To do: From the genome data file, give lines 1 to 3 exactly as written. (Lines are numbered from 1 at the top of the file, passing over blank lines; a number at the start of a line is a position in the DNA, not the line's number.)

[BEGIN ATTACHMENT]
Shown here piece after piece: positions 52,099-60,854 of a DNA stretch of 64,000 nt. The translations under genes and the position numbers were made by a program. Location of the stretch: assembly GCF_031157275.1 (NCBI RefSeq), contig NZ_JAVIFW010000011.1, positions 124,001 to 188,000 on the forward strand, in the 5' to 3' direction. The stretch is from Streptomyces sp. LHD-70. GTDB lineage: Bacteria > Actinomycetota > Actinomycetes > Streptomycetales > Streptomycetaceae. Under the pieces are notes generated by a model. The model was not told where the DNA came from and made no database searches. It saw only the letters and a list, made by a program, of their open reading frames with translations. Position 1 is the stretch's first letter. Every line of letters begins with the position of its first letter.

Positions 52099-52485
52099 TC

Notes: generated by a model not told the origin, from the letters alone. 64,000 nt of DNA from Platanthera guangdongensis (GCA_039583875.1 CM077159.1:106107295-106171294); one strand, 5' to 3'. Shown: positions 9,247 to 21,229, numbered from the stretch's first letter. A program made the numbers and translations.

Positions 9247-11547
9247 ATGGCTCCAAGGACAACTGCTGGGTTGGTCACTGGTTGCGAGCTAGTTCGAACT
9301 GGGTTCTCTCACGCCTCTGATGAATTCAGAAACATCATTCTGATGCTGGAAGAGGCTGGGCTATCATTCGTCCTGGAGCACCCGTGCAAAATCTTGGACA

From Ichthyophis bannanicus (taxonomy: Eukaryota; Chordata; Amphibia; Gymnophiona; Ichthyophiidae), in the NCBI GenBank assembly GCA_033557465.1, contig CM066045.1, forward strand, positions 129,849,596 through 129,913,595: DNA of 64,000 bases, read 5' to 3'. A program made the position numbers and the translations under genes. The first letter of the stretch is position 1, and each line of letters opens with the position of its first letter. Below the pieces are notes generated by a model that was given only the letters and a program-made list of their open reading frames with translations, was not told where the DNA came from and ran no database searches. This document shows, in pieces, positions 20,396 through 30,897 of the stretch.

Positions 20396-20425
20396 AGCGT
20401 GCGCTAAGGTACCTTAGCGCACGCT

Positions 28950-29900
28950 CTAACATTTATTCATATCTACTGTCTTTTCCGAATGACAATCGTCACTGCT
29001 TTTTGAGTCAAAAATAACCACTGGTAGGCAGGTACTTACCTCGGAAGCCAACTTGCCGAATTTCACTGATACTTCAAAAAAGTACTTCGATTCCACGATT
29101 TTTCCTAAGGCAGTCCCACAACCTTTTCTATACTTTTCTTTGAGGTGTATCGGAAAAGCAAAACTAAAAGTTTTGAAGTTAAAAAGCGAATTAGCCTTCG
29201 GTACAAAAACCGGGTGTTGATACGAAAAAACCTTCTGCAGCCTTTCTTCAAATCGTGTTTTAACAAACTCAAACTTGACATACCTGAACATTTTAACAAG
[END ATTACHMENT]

Shown here piece after piece: positions 52,099-60,854 of a DNA stretch of 64,000 nt. The translations under genes and the position numbers were made by a program. Location of the stretch: assembly GCF_031157275.1 (NCBI RefSeq), contig NZ_JAVIFW010000011.1, positions 124,001 to 188,000 on the forward strand, in the 5' to 3' direction. The stretch is from Streptomyces sp. LHD-70. GTDB lineage: Bacteria > Actinomycetota > Actinomycetes > Streptomycetales > Streptomycetaceae. Under the pieces are notes generated by a model. The model was not told where the DNA came from and made no database searches. It saw only the letters and a list, made by a program, of their open reading frames with translations. Position 1 is the stretch's first letter. Every line of letters begins with the position of its first letter.

Positions 52099-52485
52099 TC